Posted in New Teacher, Teacher Tips, teaching resources

Conferencing and Goal-Setting

Back to School Edition

I remember a HUMONGOUS problem I had the first 2 years of teaching. Students were NOT motivated to come to class. They did NOT care, at all.

So, I developed a conferencing and goal-setting system I could use at the beginning of the school-year, the middle, and the very end of the school year. And IT WORKED!

Listen to the full podcast about conferencing and goal-setting if you want to dive deeper!

What is the Process for Conferencing and Goal Setting?

1) What will the students set goals for?
—> WIDA scores?—> Fountas & Pinnel reading level?
2) Create a visual
representation of
the levels.
—> Make sure the visual
can fit at the TOP of
the goal-setting sheet.
—> Keep it visual with symbols and/or colors!
3) Make a student copy where they can set their goals. —> GROWTH-MINDSET! —> Level 5 represents what grade-level would look like at the END of the year. That way, EVERYONE can be challenged.
4) Use a separate copy to define the goals further. —> or to show the scope-and-sequence of what they are learning.

Posted in teaching resources

ELL Teachers: How To Make Your First 2 Weeks Count

As a first-year teacher, I remember asking ALL the other ELL teachers what to do for the first 2 weeks. Those first weeks were absolutely terrifying to me! My student-teaching didn’t start until AFTER the first month, and whenever I volunteered or was a teacher’s assistant, I did it INSIDE the classroom, not as a co-teacher or a pull-out teacher.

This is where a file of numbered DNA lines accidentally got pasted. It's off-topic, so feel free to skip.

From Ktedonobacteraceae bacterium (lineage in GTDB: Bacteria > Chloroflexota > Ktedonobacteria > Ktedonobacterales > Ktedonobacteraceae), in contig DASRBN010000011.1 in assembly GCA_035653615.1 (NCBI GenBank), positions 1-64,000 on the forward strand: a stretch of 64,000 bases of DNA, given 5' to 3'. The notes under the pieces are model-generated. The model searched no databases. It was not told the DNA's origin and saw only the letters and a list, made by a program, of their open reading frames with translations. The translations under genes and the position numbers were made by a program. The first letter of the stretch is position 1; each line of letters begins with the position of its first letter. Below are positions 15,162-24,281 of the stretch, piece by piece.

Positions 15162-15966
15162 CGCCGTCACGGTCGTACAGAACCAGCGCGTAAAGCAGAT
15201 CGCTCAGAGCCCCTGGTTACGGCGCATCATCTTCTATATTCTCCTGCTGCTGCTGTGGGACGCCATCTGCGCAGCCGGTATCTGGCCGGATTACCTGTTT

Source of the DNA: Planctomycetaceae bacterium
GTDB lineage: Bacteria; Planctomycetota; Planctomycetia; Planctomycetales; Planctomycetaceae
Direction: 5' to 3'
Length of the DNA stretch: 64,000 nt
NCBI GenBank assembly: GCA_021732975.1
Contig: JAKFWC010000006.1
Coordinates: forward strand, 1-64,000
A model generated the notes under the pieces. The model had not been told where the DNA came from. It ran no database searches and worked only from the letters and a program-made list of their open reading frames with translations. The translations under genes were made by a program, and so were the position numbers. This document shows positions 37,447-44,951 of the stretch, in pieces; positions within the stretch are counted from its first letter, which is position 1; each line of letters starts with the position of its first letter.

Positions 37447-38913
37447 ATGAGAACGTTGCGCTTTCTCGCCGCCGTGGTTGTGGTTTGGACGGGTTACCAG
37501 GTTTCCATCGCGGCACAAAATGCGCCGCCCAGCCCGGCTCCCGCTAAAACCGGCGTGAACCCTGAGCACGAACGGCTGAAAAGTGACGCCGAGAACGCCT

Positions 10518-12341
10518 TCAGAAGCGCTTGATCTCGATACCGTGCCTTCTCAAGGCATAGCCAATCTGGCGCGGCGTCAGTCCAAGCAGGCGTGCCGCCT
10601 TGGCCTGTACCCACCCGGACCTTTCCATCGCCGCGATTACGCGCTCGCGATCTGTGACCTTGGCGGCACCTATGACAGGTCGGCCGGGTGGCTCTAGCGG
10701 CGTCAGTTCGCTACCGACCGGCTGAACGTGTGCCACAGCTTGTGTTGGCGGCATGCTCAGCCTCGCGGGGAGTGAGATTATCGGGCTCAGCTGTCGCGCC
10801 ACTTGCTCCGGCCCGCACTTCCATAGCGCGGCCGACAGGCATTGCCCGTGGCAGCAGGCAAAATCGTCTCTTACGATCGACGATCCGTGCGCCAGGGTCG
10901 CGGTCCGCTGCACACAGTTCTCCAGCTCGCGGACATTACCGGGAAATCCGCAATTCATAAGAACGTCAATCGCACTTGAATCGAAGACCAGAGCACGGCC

What I was told, over and over again, was this.

Do not start your pull-out groups.

Not first-year teachers

I remember thinking, WHAAAAAT?!!!!!! What the h*** am I supposed to do then?! I understood why I couldn’t start pull-out groups. The students NEEDED to stay in the classroom to be part of the community, especially at the building-up stage!

But I Can’t Just Waste the First 2 Weeks of School!

So, that first year, I just helped out in the classrooms I would co-teach in. I observed, I supported, I passed out papers and learned names and classroom cultures and routines. I couldn’t help feeling like there was something MORE.

In my second year, I had this same feeling. And yet, I got the same answers. Further in the year, when students had to take the WIDA test, I remember getting SO ANGRY that the students were just now super interested in what the WIDA test was, had no idea how it would effect them (even though I literally told them EVERY SINGLE DAY), and kept asking me what their score was like I had it memorized. (No kid, I don’t have all 120 of your scores memorized!!!!! Where’s the sheet I gave you with the scores on it?!!!!)

It was then the solution hit me.

These 4th and 5th graders WANTED to understand WIDA and how it effected them. They WANTED to set goals, and recognized the importance of knowing their scores to know where they STARTED. Telling them won’t work. I needed to SHOW them. With visuals.

And viola! I created a VISUAL REPRESENTATION. Take a peek!